Sara and I guzzled down some liquids on the bus (her a bottle of water, for me, passion fruit juice) along with some chocolate biscuits in preparation for the 3ish hour bus ride to the West. Eating in public is generally taboo in Rwanda, but bus stations and buses seem to get a free pass as I see Rwandans eating in the realm of public transport all the time. The ride was relatively uneventful; however, the views were mesmerizing. I told Rachel over the phone that where I live (also very beautiful—Rwanda doesn’t have a bad spot in the country) would be like living in the Appalachians back home. The West in Rwanda, by comparison, is like seeing the Rocky Mountains thrown in with a little Hawaii for good measure—completely consuming in terrain and full of stunning colors and depth. I was thrilled to be starting the holiday in such a gorgeous place. We spent about three full days exploring the Karongi District. We stayed at Saara’s (we shared a mattress in true Peace Corps-roughin’ it style), and one of the neatest things about being a volunteer here is seeing first hand other Rwandan communities and living situations for other volunteers. Each of us have something different; and each of us is having our very own, unique experience. Place matters that much. Saara has running water and electricity and even has “sitemates” (other PCVs or NGO workers) and yet with all of this comes different sets of challenges. For example, Saara lives near the District center, and while that brings amenities, it certainly can be harder to meet people and find a smaller, close knit community.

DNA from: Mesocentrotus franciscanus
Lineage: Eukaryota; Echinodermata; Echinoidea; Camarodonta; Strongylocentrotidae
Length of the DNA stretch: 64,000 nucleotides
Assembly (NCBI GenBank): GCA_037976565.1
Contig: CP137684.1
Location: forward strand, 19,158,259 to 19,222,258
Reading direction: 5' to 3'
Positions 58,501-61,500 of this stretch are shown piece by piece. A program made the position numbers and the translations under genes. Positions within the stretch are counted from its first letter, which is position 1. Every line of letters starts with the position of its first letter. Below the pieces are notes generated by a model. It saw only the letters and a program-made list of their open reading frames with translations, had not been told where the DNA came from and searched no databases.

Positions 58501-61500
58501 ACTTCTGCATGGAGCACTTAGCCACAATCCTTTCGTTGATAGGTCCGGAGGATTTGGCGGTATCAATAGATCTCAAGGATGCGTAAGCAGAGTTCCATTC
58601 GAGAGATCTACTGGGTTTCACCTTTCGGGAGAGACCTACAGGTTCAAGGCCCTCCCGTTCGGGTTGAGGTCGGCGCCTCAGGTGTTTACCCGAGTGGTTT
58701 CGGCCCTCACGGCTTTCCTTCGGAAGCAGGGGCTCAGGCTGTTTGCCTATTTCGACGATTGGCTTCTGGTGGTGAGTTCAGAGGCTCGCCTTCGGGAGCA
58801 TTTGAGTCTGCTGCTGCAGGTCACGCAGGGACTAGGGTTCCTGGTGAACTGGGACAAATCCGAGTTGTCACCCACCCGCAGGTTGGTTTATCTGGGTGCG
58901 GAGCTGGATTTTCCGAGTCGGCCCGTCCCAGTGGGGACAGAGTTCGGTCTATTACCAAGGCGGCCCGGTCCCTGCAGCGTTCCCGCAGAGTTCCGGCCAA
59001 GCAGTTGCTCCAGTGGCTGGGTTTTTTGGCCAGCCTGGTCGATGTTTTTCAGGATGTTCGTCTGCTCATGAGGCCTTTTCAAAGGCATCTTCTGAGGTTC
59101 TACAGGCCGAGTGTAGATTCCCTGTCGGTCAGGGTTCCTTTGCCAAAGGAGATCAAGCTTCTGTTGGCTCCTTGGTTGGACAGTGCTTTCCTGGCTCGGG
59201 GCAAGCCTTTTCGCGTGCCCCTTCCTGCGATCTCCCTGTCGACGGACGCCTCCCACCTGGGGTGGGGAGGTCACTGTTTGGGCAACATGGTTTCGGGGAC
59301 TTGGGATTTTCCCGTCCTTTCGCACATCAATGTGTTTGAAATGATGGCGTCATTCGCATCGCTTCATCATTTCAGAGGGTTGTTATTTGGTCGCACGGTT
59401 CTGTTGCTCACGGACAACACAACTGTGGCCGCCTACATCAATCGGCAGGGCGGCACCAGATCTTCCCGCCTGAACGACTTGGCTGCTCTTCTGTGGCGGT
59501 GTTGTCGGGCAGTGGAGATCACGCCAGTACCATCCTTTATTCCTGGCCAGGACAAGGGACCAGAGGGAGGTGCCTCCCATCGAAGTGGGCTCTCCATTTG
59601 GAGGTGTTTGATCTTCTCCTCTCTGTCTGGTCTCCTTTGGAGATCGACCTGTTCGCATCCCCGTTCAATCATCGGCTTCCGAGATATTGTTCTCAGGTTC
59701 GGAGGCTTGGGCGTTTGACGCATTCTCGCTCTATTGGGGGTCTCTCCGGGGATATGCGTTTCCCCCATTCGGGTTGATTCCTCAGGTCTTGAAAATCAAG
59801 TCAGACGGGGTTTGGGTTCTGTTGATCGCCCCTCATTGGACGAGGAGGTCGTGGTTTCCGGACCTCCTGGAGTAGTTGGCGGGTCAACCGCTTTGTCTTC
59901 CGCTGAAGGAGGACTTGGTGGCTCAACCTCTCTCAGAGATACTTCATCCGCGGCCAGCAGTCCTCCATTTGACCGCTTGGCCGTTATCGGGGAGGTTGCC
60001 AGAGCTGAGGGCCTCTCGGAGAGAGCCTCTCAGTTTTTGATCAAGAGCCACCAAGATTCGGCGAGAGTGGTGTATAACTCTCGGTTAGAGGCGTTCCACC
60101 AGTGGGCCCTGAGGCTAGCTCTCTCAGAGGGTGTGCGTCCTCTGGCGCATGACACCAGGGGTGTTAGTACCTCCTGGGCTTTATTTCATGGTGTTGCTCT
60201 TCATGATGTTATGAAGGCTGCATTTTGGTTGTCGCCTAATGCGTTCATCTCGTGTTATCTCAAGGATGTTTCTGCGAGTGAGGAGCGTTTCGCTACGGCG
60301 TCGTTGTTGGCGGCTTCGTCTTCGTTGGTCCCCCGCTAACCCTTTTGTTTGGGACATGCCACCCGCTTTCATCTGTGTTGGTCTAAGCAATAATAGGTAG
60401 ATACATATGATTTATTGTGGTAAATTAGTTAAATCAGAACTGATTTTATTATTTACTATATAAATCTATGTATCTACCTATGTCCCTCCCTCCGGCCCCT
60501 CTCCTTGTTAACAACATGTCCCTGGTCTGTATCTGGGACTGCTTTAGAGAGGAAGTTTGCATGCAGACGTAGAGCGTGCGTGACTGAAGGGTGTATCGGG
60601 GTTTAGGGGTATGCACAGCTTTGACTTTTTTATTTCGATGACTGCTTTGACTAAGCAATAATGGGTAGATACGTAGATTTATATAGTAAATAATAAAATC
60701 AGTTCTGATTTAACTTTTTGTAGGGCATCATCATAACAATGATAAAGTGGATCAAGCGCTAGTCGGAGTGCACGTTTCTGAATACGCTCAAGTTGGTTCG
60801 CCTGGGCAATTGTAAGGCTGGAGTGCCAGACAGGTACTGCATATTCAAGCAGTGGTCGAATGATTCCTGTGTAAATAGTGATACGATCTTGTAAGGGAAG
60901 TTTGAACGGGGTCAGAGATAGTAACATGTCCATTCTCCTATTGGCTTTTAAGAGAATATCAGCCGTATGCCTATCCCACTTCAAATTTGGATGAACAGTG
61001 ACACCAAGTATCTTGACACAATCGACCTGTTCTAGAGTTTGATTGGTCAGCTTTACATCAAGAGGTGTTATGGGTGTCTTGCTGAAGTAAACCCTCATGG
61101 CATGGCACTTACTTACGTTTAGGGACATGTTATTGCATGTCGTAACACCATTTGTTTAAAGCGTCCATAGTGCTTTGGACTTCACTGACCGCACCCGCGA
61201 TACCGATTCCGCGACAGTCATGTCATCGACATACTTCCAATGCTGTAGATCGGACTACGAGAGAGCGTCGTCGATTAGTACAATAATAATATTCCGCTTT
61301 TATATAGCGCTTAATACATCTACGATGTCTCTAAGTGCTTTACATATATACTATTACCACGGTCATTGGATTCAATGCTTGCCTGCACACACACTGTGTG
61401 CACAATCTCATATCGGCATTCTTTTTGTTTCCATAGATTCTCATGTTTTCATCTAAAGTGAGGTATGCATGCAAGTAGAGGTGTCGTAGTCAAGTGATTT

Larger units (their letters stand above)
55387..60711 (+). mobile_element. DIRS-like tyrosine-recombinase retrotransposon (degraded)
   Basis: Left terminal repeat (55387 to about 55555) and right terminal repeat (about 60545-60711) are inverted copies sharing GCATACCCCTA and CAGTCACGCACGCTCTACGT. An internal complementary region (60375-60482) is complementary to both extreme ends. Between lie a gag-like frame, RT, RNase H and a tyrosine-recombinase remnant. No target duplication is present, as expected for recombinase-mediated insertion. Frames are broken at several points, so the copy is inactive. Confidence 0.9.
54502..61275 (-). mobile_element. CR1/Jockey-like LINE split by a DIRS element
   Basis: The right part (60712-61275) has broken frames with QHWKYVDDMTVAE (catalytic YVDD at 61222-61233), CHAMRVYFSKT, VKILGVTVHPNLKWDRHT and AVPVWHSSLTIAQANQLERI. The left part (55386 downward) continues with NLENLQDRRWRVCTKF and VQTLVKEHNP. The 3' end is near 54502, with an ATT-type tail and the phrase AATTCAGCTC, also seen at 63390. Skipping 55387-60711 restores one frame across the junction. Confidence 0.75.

On our trip we ate pizza and salads lakeside, drank cold cokes and beers, watched Bridesmaids, made our own macaroni and cheese, and shared some of our experiences at site. After spending a good amount of time in Kigali, I came to realize that this was the epitome of a holiday. Kigali is nice because you can find that American niche relatively easily, but there is something much more special about being with new friends, exploring those friendships, and being in a beautiful place to boot. It always feels nice to be away from the hustle and bustle and focus on reflection, and more than anything, finding good, hard laughter. Don’t get me wrong, I laugh at home plenty. It’s often those moments where nobody is around that are the most hilarious (take for example, once when a mouse peed in my eye. This is, in fact, a true story…for another time of course…) but laughter is just so much better as a shared experience. I even saw Happy Feet for the first time which has to be one of the most adorable movies, and we shared many laughs over that and many other things.